Tuesday 14 May 2013

To save Europe, the euro has to go

As a blogger, I would like to claim that I am immensely prescient.  The truth is usually otherwise, unfortunately.  But there is one exception, which I can't help mentioning.  This is what I said in my first Lib Dem conference speech in 2001 (actually, it was my second, but we draw a veil over the first):

"There is a fundamental problem at the heart of the euro that makes me fear for the future of Europe. And it’s this: single currencies tend to favour the rich and impoverish the poor.  

They do so because changing the value of your currency, and varying your interest rate, is the way that disadvantaged places are able to make their goods more affordable. When you prevent them from doing that, you trap whole cities and regions – the poorest people in the poorest places – without being able to trade their way out...

That’s the danger of the euro as presently arranged, and don’t underestimate it. It means success for the cities that are already successful. It means a real struggle for the great Lib Dem cities of Liverpool and Sheffield. It means a potent recruiting ground for the next generation of fascists in the regions that no longer count."

I can't say I convinced the hall or won the day, and there are obvious elements which date this - Lib Dem Liverpool, for example, and the fact that I was talking about Britain in the euro, which never happened, thank goodness.  But I was right, and the plight of Greece and other countries in southern Europe make it all too clear.

Apart from celebrating a rare moment when I called it correctly, my reason for writing about this now is that UKIP and an imploding Conservative Party are not the only reasons why the European Union is a key political issue.  The truth is that Europe is facing its own crisis, and that crisis stems largely, but not entirely ,from the euro.

It was, and is, a Napoleonic project, dangerously centralising, naive in its economics and potentially terrifying in its effects - as the rise of the Far Right and other weird peculiarities suggest.  It transforms the EU into a colonial project, demanding abject agreement from economies that cannot work with an interest rate set to suit the German economy.  It is bound to fail and, until it does, it threatens to bring down the European Union with it.

I have often wondered whether it was historically inevitable that the UK would eventually leave.  We always find ourselves resisting Napoleonic projects.  We always resist ultramontanist ones too and any other centralising directives from Rome - or Brussels, as we call it these days.  We follow the Reformation path and it may be inevitable that will repeat Henry VIII's secession.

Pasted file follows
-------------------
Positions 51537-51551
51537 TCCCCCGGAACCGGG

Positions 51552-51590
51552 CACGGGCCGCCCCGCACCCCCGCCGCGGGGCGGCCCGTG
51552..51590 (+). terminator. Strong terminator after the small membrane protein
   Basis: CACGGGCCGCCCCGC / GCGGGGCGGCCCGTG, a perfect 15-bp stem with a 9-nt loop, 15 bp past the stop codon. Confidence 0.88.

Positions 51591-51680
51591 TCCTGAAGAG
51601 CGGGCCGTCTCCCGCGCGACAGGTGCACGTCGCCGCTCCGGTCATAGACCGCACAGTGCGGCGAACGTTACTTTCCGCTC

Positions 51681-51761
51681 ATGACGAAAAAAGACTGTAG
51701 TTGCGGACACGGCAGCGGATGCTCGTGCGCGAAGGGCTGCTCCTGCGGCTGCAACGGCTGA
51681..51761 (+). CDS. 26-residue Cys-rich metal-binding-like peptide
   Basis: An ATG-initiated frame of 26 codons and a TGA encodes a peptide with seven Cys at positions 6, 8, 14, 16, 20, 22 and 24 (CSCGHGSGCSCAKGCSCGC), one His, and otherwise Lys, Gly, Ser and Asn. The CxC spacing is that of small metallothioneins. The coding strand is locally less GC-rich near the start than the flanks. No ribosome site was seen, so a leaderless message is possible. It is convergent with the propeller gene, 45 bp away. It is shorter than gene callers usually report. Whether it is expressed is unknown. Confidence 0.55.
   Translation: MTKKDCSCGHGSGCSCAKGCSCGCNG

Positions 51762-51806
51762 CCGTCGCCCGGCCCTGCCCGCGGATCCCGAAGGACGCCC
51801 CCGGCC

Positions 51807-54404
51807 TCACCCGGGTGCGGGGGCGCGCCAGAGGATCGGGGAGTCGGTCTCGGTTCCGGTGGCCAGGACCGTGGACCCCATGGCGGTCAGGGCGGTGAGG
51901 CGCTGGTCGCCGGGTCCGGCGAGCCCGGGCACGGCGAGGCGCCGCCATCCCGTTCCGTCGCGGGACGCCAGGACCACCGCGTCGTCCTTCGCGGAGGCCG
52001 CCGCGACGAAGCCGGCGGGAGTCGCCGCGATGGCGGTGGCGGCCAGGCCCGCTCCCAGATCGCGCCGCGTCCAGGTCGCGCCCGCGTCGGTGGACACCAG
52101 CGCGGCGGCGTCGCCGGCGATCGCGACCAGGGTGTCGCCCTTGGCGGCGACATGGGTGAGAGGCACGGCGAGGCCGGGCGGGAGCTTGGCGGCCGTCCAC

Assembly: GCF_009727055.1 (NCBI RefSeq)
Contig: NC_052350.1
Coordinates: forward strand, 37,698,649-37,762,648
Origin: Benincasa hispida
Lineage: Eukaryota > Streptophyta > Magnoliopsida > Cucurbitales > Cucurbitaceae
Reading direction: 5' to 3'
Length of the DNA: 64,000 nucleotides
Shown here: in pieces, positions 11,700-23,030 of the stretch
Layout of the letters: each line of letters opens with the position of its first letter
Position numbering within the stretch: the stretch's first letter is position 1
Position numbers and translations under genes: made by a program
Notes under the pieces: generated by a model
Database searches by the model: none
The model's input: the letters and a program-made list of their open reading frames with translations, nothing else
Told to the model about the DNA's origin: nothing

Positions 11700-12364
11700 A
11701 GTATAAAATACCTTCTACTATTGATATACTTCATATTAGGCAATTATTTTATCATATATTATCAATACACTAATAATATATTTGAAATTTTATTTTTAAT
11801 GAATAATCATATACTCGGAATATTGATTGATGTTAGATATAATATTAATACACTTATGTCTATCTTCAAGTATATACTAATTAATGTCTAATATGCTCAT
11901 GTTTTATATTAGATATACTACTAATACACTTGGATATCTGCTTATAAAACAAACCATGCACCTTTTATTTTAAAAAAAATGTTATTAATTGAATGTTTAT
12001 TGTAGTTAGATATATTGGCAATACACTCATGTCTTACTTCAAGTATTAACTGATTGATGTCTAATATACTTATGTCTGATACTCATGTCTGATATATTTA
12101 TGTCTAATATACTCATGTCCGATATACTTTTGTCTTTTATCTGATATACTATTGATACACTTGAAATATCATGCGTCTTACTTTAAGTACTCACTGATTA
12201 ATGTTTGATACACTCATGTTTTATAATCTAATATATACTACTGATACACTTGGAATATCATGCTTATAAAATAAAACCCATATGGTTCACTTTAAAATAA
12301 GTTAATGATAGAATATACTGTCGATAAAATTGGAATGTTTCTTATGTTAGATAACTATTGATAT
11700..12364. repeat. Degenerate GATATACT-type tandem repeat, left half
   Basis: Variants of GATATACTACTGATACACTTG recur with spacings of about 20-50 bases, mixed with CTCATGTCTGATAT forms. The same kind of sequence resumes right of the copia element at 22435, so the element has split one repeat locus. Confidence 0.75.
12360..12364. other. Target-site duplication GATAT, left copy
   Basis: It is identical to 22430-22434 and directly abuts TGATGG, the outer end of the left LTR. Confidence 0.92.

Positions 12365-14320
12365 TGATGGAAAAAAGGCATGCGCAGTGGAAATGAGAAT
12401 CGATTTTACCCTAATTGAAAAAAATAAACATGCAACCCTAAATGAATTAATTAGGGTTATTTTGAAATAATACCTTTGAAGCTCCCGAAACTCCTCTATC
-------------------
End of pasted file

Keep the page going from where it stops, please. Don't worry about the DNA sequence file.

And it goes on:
I am not in favour of the European Union because I believe in the central control of the continent.  Or even because it is a de-regulated trading bloc - though it is this aspect of EU rules that the UKIP tendency usually objects to (and even leaving the EU wouldn't rid them of regulations governing electrical goods or the shape of vegetables).  

I am in favour of the Union because it has kept the peace of Europe for two unprecedented generations.  A European war is unthinkable now, but it wouldn't be unthinkable without European institutions that can settle disputes.

That is the moral case, the Liberal case, for Europe - and the celebrations in August 2014 are an opportunity for putting the case again.  

But we can't assume that the European Union can be a Liberal institution, because that is now in doubt.  These issues are tough ones for Liberals, because I don't believe the Union can survive as the policeman of a single currency.

The euro might survive, but not in its current form as the only currency for most of the continent.  We don't have to go back to national currencies, though regional ones would be useful - and may emerge by default from the struggling cities of southern Europe.

Either way, the sooner the great straitjacket can be loosened and the Napoleonic yoke lifted again, the better for all of us.  Then maybe the Union can survive.  But not otherwise, and - if it doesn't happen soon - the UK will have left it, and that would be tragic for both sides. 

1 comment:

Simon said...

"We always find ourselves resisting Napoleonic projects. We always resist ultramontanist ones too and any other centralising directives from Rome - or Brussels, as we call it these days. We follow the Reformation path and it may be inevitable that will repeat Henry VIII's secession."

Does that really apply to the nation that ruled over 1/4 of the world (and 1/3 of its population), or the nation that continues to preserve some of the most centralized political institutions anywhere on earth? I know we pride ourselves that historically 'our' empire worked on the basis of arms length control and supervision of 'native' institutions, but really it was hardly localism on a global scale was it.

The reason we don't like the EU in this country isn't because WE resist centralizing directives from Brussels or Rome, its that we resist centralizing directives from BRUSSELS or ROME!